This article originally appeared in the November 20, 2016 edition of the Messenger-Inquirer and has been republished with permission.

Goodfellows’ goal of helping kids unchanged

The Goodfellows Club’s singular goal of helping children hasn’t changed in almost a century. Established in 1916, the club’s purpose is laid out clearly in its charter, signed and notarized on Sept. 21, 1935. What is also made abundantly clear, and still true today, is that every dollar donated to the club goes to help children in need — no exceptions.

The charter states in part:

“I. The name of this corporation shall be ‘The Goodfellows Club of Owensboro, Kentucky.’ …

“II. This corporation shall make no profit for its incorporators and shall earn no income on behalf of its incorporators. It shall have members at all times only such persons who are personally willing to contribute of their time and talents to the charitable purposes for which this organization is organized, without income or renumeration or profit to themselves. This corporation shall be nonsectarian and nonpolitical and has for its purpose the doing of charity and the bringing of cheer and goodfellowship to all needy persons within its reach to whom there does not appear to be any other reasonable source of such charity and without regard to their race, color, religion or political affiliation.

“III. The purposes of this corporation are, and shall be, to do acts of charity, good cheer and goodfellowship for the special benefit of needy children of Owensboro and Daviess County, to receive, accept or expend funds for charitable purposes, shoes, other articles of clothing and food for distribution to needy persons … and to do all things consistent with the raising and distribution of funds for charitable purposes in accordance with the free and voluntary impulses of the members and officers of this corporation.

“IV. … The privilege is extended to the incorporators to include as members of this incorporation such other persons as they may deem inclined toward open-handed charity, good cheer and goodfellowship, without regard to race, religion or politics, and who shall be willing to unite with the incorporators in carrying on the purposes of this organization; and admission to membership shall be upon such terms as may be prescribed by the by-laws.’’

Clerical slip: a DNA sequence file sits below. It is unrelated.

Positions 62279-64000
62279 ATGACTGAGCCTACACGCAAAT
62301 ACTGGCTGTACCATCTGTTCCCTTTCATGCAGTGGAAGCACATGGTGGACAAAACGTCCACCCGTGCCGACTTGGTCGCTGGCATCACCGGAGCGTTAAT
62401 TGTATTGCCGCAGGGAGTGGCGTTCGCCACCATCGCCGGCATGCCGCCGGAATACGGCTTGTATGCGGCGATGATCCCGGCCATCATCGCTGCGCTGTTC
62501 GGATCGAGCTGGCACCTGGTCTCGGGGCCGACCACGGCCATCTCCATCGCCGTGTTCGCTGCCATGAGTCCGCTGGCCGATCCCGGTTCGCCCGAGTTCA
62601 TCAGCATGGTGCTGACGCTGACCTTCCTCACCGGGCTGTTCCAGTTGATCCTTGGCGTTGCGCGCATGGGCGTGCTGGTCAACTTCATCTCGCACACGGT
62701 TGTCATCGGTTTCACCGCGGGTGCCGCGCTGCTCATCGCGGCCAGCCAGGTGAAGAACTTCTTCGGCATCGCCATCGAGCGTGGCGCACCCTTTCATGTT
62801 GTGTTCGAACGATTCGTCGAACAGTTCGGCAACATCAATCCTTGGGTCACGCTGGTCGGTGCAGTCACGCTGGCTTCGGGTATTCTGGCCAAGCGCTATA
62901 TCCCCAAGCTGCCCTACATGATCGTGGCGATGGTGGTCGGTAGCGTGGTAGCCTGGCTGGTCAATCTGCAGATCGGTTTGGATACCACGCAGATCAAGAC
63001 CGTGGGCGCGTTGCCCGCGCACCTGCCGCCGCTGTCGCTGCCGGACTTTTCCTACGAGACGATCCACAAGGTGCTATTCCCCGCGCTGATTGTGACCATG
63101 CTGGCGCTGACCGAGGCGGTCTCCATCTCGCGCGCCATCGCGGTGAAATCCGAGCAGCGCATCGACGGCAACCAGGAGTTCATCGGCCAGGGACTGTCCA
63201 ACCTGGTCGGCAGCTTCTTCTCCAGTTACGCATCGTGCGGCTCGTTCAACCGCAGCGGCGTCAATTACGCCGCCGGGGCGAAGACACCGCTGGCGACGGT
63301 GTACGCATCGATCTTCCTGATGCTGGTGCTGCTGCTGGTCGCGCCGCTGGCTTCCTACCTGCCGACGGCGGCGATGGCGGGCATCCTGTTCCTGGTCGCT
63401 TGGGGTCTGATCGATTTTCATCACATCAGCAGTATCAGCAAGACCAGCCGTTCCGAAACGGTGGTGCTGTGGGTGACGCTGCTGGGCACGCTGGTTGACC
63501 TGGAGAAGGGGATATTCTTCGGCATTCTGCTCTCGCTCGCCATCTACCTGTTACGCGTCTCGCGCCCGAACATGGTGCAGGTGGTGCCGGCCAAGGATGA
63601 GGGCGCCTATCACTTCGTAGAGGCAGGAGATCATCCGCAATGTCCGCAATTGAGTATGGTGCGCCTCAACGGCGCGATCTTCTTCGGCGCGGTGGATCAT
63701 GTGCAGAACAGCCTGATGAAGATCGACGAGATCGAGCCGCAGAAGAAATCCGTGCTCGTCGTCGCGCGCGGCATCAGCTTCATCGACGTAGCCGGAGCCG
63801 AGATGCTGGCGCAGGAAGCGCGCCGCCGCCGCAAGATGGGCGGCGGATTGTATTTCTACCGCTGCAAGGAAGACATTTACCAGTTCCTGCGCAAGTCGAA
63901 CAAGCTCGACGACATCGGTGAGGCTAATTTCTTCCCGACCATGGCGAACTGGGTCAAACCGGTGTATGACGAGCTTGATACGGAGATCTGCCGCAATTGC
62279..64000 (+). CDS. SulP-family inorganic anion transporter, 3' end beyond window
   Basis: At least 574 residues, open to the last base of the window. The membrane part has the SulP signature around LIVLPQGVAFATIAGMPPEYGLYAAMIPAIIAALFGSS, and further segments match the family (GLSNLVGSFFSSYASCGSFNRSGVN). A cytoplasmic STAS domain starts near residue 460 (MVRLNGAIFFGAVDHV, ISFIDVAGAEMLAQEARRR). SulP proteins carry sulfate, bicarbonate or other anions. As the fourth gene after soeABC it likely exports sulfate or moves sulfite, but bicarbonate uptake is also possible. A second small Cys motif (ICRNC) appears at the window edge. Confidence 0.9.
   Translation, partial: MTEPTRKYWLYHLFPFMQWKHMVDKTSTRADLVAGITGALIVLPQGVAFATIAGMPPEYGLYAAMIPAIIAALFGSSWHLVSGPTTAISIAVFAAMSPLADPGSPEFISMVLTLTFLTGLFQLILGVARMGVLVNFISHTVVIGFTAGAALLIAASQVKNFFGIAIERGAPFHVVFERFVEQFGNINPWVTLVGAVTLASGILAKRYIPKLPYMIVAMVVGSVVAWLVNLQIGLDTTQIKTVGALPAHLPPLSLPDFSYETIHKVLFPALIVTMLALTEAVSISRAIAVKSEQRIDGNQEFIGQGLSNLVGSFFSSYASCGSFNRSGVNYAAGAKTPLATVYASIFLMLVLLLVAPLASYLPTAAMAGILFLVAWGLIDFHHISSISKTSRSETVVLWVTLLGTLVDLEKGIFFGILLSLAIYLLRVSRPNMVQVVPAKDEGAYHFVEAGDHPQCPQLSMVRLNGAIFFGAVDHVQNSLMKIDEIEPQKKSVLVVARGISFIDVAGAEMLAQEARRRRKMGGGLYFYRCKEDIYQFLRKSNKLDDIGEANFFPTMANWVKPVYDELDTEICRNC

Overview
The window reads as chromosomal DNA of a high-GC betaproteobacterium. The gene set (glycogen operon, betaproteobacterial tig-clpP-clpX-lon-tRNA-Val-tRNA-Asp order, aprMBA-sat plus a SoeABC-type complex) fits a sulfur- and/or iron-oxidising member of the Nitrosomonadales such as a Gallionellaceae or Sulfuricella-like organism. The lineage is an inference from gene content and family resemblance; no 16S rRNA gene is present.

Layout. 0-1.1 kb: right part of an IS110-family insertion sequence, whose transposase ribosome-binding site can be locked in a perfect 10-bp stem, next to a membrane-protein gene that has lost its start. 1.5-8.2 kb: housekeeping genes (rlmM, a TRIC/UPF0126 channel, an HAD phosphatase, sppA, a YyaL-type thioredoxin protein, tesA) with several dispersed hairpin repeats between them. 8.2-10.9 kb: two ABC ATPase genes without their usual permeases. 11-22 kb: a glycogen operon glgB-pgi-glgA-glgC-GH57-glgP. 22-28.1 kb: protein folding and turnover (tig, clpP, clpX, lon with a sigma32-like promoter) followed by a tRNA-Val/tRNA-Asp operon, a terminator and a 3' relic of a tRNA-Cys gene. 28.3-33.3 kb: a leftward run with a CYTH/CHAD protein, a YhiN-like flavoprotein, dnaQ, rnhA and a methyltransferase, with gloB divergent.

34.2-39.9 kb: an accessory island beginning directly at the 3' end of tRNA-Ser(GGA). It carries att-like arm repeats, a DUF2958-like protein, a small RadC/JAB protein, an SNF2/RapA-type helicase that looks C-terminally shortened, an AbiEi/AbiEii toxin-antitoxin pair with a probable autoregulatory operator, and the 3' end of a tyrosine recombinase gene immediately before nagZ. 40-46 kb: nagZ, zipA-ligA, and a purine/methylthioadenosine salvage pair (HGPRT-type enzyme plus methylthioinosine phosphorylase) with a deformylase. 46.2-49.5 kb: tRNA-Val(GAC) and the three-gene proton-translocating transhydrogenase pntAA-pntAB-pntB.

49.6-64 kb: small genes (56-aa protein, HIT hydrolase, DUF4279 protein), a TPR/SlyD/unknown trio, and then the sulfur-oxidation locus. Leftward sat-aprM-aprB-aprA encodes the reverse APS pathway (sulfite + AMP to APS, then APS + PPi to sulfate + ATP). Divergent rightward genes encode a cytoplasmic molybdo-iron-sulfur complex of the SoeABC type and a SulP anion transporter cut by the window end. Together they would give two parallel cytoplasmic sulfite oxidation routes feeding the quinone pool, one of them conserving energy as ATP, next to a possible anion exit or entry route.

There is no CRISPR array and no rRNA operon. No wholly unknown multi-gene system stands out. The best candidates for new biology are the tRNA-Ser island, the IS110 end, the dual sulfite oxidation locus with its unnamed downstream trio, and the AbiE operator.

In the years since the charter was signed, dental and medical assistance has been incorporated into the Goodfellows’ mission. But what hasn’t changed is the simple way to become a Goodfellow: To join, mail a contribution to Goodfellows Club, Messenger-Inquirer, Box 1480, Owensboro, KY 42302, by bringing contributions to the newspaper office at 1401 Frederica St. or online at goodfellowsclubofowensboro.org/contribute/.

Today’s Roll Call

Previously reported …$10.367.19

Lewis Guthrie … $1,000

Medical Reserve Corps Soup Day for Kids $274

In memory of Louis Conder Sr. by Beverly and Jerry McCandless $50

In memory of Staff Sgt. Louis Anthony Conder Sr. by Pat and Maryruth Stallings $50

In loving memory of Louis Conder, Sr. by Charles Pillow $25

In loving memory of Louis Conder, Sr. by Fred and Alice Howard …$20

Jeanie Lanham …$20

Anonymous … $12

Anonymous … $5

Total as of Nov. 28 $11,823.19

Letters reflect gratitude for gifts

Stores did brisk business on Black Friday as shoppers sought out bargains and loaded up their SUVs with gifts of clothing, electronics and other items in preparation for a big Christmas Day.

But there were some families who didn’t take part in the mad spending dash — the ones whose primary goal is keeping the kids fed, healthy and warm during the winter months. Such families have been recipients of Goodfellows Club donations. The Goodfellows Club is a local charitable organization that provides clothing, shoes, coats and emergency dental and medical care for children in need.

The following are excerpts from letters sent by children thanking the Goodfellows Club for their help.

“Thank you for letting us get clothes from Walmart. Thank you for giving us this special surprise. I love getting new clothes. Thank you so much. I wish I could give you guys something back.”

Another child wrote a thank-you letter for a coat she received.

“Without one, I’d be so cold,” she wrote.

One girl made a hand-drawn card with “thank you” on the front in red, pink, orange and purple crayon colors. On the inside, she drew a sun with beams coming down on a curly-haired girl in a red dress and broad smile. The note read, “Thank you for my clothes so much. I like them.”

One letter arrived with the words “peace” and “love” around the border and the message, “I just want to say thank you for all your help. Without your help, my mom would have struggled more than she already does, so thanks from the bottom of my heart.”

Parents also wrote letters of thanks.

“I’m a single mom and it’s hard to take care of four kids on your own, so I am so glad that there is a program like Goodfellows that offers families help that are less-fortunate.”